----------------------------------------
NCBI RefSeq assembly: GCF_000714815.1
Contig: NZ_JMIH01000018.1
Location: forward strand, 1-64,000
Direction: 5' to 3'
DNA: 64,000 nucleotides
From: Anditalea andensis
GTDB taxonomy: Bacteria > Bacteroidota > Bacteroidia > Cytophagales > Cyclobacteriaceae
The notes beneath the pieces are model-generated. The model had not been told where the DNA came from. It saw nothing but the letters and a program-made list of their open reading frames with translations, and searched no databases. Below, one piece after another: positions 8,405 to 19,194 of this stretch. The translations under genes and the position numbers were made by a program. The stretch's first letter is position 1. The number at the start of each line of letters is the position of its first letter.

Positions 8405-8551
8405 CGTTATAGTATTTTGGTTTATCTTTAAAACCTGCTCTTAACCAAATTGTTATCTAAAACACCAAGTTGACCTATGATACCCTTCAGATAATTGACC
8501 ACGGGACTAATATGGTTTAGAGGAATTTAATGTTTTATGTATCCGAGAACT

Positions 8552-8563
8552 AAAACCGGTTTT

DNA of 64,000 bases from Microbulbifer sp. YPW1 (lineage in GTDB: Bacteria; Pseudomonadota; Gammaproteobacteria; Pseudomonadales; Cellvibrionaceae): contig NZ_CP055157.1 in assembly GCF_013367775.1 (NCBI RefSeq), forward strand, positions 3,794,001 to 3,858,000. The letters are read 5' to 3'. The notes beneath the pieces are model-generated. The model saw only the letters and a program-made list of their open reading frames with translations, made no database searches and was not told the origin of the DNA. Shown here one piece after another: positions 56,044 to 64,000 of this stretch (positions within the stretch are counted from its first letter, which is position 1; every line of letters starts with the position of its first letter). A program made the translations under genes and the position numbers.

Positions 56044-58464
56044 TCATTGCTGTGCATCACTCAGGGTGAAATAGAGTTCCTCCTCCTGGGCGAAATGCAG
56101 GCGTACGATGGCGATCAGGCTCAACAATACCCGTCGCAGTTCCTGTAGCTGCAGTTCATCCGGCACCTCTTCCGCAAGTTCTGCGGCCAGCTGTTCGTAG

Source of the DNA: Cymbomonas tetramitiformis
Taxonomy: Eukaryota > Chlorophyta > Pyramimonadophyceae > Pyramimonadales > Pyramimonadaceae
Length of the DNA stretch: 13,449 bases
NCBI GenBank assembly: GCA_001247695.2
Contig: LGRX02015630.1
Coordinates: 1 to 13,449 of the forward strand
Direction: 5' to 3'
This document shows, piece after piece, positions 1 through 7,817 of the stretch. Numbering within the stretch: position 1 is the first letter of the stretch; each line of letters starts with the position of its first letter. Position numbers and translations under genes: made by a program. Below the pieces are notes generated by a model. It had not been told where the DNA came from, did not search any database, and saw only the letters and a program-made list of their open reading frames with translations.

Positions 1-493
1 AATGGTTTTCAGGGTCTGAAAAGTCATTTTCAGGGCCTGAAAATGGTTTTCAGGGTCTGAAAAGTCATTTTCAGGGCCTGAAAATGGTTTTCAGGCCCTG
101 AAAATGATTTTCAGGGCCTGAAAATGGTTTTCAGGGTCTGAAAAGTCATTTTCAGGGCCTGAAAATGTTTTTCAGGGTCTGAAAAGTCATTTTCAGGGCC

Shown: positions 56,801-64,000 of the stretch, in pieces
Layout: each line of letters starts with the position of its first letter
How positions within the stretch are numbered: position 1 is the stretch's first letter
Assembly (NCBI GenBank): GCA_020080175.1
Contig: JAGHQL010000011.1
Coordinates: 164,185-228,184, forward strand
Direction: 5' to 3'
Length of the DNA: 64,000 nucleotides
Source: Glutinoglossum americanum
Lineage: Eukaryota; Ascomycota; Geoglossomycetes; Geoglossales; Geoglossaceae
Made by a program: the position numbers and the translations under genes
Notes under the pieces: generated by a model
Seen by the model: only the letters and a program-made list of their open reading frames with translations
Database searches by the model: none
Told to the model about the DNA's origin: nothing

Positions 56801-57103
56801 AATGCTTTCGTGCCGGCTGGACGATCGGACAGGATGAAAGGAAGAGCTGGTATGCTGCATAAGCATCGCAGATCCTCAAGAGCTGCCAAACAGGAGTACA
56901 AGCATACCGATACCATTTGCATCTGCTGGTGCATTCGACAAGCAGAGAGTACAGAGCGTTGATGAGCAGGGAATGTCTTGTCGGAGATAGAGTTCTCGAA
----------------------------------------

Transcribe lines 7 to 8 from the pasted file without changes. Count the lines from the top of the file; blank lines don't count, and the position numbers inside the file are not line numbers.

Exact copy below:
GTDB taxonomy: Bacteria > Bacteroidota > Bacteroidia > Cytophagales > Cyclobacteriaceae
The notes beneath the pieces are model-generated. The model had not been told where the DNA came from. It saw nothing but the letters and a program-made list of their open reading frames with translations, and searched no databases. Below, one piece after another: positions 8,405 to 19,194 of this stretch. The translations under genes and the position numbers were made by a program. The stretch's first letter is position 1. The number at the start of each line of letters is the position of its first letter.